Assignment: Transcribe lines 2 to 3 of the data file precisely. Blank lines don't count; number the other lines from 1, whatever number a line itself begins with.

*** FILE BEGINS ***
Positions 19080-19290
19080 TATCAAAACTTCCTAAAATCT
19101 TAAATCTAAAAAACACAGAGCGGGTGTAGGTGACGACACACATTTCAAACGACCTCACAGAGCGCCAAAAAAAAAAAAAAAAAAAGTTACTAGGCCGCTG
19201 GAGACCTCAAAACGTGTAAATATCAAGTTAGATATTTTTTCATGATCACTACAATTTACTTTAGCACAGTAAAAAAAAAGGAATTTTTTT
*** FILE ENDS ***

19080 TATCAAAACTTCCTAAAATCT
19101 TAAATCTAAAAAACACAGAGCGGGTGTAGGTGACGACACACATTTCAAACGACCTCACAGAGCGCCAAAAAAAAAAAAAAAAAAAGTTACTAGGCCGCTG